If you think this looks like a dead mouse in a jar, you would be perfectly correct. It is in fact a dead mouse in a jar, but it is not just any old dead mouse. It is in fact a dead spiny mouse of the genus Acomys, and once, not that many years ago, this spiny mouse was merrily skipping about along with a bunch of colleagues in a tank in the spare bedroom at the headquarters of the Centre for Fortean Zoology in North Devon. But – and this is where the plot thickens – as in so many others cases when it comes to animals in the pet trade, nobody knew for sure what species of spiny mouse this was. There are 21 different species you see, so it is not entirely irrelevant. As a matter of fact there are quite a number of species of animals in the pet trade, which have been known and bred for years, but still await formal scientific description and recognition.
Anyway, I digress, and we must get back to the mouse in hand… case in hand. Mouse – whatever! Once during a visit to the CFZ HQ, the spiny mouse became a subject of discussion, and I was given a hair-sample which I would study in an attempt to identify the exact species. This I tried to do on and off for several years, bit with absolutely no luck. I could not match the hairs of the CFZ mouse to any known species of which I could get comparative hair-samples. In the end I told the CFZ people, that if we should ever have any chance of a proper ID, I would need a complete animal.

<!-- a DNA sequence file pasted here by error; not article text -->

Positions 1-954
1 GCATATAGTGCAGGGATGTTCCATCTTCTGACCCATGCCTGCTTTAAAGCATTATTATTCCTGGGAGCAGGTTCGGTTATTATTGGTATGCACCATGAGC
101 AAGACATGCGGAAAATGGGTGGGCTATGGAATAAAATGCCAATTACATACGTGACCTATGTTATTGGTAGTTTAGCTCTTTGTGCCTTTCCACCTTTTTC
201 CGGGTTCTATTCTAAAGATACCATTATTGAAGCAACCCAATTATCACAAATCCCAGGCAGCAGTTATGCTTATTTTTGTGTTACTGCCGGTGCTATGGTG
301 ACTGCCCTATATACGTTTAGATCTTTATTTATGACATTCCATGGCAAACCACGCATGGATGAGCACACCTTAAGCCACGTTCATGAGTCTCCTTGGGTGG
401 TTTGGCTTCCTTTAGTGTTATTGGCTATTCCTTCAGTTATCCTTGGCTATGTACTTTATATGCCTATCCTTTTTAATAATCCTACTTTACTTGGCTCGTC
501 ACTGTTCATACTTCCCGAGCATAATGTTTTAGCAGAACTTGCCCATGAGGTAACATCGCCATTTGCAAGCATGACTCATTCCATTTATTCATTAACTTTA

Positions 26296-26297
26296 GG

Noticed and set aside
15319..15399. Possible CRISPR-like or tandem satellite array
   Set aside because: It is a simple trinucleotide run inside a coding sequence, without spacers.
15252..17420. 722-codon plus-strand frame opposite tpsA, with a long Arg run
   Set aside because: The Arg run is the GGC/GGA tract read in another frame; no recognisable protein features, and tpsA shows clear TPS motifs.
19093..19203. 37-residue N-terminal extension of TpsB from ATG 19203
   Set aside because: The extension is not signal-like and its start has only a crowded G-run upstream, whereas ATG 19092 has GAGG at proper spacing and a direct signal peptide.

So, more time went by, and one day, one of said mice keeled over and died, and a thorough examination was now possible. But it turned out to be much easier said than done. Some of the recognized species of spiny mice are so similar it is not always possible to separate them. A DNA-examination would of course solve the problem, but scientific grade DNA-tests cost money, lots of money, and we dearly hoped it would be possible to establish the identity of the mice without having to fork out large amounts of cash.
Alas it wasn’t – not completely anyway, although some very nice people at the Natural History Museum in Copenhagen did their very best to help me. The mouse is either Acomys cahirinus or Acomys cilicicus, and that’s about as close as we are going to get, unless I can persuade a DNA-researcher that the mouse is of sufficient scientific interest to do a DNA-test for free. I happen to think that the mouse is in fact a hybrid of the two mentioned species, as I have never been able to match the hairs completely to either of the two species, although there are similarities in both directions. And hybrids are always interesting, although if the mouse had been wild caught, it would have been even more interesting. Under the artificial conditions of captivity, almost anything in possible.